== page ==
A Student Publication of Mt. San Antonio College in Walnut, CA


A Student Publication of Mt. San Antonio College in Walnut, CA


A Student Publication of Mt. San Antonio College in Walnut, CA


Opinion – Every felon deserves suffrage if Trump can still run for President

Anthony Solorzano
Graphic by Anthony Solorzano

If being a convicted felon doesn’t bar you from becoming the leader of the free world, it absolutely in no circumstance should cost you your right to vote.

Less than a month ago, Donald Trump became the first current or former US president to be convicted of a felony offense. In fact, he was charged with 34 counts of falsifying business records to influence the 2016 Presidential election– all of which had to be unanimously agreed upon by a jury of his peers to lead to conviction.

One of the first questions people began to ask after his conviction was, “Can he still run for President?”

The answer is, of course. It didn’t stop the lesser known, but far greater, Eugene Debs from running and it won’t stop Trump.

Don’t get me wrong, I genuinely think Dirty Don is an awful, abhorrent man and the last thing I ever want to see is Trump return to the oval office. Frankly, I think he shouldn’t be allowed to run for inciting an insurrection, but we all know that’s not happening. But as far as his freaky–deeky hush money conviction goes, his ability to run for office will and should stand.

With that said, I’m not here to break down his shady character or his somehow vanilla, yet disturbing, sexual encounter with an adult film actress.

Instead, I argue that the right of suffrage should be inalienable for all U.S. citizens, regardless of any and all prior criminal convictions.

However, in all but two states, that is not the case.



Most states, at a minimum, strip convicted felons of the right to vote while they are serving their prison sentences, parole or probation.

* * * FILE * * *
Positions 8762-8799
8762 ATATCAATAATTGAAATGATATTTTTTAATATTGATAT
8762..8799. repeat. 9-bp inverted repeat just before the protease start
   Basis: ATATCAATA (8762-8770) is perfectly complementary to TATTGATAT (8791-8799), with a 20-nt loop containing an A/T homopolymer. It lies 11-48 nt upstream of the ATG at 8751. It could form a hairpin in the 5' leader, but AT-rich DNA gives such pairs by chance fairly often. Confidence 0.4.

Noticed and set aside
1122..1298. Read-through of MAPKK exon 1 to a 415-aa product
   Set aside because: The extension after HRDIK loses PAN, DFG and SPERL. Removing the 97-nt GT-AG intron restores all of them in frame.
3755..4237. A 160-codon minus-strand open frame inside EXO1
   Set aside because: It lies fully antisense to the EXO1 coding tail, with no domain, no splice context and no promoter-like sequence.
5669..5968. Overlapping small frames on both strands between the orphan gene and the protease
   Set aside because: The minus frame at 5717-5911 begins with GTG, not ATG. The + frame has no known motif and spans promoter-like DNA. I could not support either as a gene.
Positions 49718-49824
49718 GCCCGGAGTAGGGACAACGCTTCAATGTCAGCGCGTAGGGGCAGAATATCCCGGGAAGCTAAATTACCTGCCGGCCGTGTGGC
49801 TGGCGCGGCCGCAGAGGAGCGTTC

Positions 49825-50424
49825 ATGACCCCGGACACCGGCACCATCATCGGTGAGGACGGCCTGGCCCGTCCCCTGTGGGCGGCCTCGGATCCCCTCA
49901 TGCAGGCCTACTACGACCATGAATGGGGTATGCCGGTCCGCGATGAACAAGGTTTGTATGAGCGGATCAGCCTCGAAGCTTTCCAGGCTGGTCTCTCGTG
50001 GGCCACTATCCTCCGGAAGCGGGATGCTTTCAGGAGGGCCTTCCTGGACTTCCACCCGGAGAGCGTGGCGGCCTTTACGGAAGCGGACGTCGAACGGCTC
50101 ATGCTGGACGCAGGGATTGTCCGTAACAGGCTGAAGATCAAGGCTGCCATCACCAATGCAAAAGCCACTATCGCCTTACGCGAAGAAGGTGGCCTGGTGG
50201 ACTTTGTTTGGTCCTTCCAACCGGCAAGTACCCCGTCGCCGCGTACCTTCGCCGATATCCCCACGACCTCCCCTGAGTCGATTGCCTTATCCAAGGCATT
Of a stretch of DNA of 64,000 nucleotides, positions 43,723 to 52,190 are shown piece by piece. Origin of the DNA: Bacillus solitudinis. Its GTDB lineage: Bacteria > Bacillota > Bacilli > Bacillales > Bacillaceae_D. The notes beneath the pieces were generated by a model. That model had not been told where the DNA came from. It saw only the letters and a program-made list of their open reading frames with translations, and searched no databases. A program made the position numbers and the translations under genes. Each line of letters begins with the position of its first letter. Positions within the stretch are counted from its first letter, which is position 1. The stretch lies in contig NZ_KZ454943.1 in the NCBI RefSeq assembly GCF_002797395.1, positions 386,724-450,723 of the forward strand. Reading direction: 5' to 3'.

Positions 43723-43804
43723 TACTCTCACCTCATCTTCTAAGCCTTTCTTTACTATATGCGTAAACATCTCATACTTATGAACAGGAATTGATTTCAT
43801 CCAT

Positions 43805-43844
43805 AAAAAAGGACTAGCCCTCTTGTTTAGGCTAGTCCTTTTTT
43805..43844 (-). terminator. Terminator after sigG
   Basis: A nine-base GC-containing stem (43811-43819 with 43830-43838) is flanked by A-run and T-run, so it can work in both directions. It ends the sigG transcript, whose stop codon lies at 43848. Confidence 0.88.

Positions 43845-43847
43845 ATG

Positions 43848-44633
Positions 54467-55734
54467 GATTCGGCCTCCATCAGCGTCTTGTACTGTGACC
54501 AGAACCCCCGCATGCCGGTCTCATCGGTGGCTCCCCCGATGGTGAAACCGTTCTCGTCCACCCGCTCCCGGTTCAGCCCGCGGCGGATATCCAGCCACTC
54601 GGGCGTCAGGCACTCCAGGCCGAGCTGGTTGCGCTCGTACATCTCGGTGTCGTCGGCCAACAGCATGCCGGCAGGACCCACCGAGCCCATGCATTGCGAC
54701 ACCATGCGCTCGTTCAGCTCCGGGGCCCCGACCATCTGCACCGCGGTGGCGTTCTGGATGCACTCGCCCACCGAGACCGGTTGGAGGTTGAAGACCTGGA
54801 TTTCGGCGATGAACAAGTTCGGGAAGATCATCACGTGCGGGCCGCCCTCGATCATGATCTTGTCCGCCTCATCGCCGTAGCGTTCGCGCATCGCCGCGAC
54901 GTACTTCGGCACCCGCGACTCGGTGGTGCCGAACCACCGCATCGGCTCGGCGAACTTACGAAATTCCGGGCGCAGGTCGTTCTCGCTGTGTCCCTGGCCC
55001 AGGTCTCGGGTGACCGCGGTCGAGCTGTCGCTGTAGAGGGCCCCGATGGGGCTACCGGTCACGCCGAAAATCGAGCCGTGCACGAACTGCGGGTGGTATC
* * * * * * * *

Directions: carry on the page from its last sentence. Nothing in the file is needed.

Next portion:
Some deny suffrage permanently without applying for their reinstatement by the state government. And yes, they are generally deep red states.

The right to vote is quite literally the only power average Americans have over how we run our government and society. We all know who truly gets unfairly targeted by the U.S. criminal justice system.

It’s not Trump and it’s not his largely white, suburban Christian nationalist base, despite all their cries of abuses of justice and a sham political trial.

More often, it’s those who the MAGA camp, and really the republican party as a whole, have been trying for decades to suppress. Those who are victimized by an unfair, even malignant, justice system.

Studies by the NAACP show that one in every three African-American boy born today can expect to be sentenced to prison in their lifetime, as well as one in every six Latinos. And, the odds of these alarmingly grim statistics ever changing become far worse if those most affected are stripped of the ability to advocate for themselves through suffrage.

According to The Sentencing Project, an estimated 4.4 million Americans lost their right to vote in the 2022 midterm elections due to being convicted of a federal offense.

4.4 million people. Given all the hullabaloo from both sides of the isle that American democracy is on the brink of failure leading into what is sure to be a tightly contested, if not widely apathetic, election this is a pretty big fucking deal.

The ability for every citizen to vote is fundamental to the American experiment. Frankly, it is far more important than the ability for any individual to run for political office.

So yes, following his felony conviction, Trump should still be allowed to run for office and with that, every US citizen convicted of a felony offense should be allowed to cast their vote to determine where he does or (hopefully) doesn’t succeed.

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About the Contributors
Jacob Bertram
Jacob Bertram, News Editor
Jacob Bertram is the News Editor. He is  in his second year at Mt. SAC and enjoys covering labor, politics, and social justice. He is also a Navy veteran.
Anthony Solorzano
Anthony Solorzano, Opinions Editor
Anthony Solorzano is the Opinions Editor. He has been pursuing journalism since he realized he hated his job. Anthony loves to tell stories using humor. He finds pop culture to be the truest form of pretentious art.

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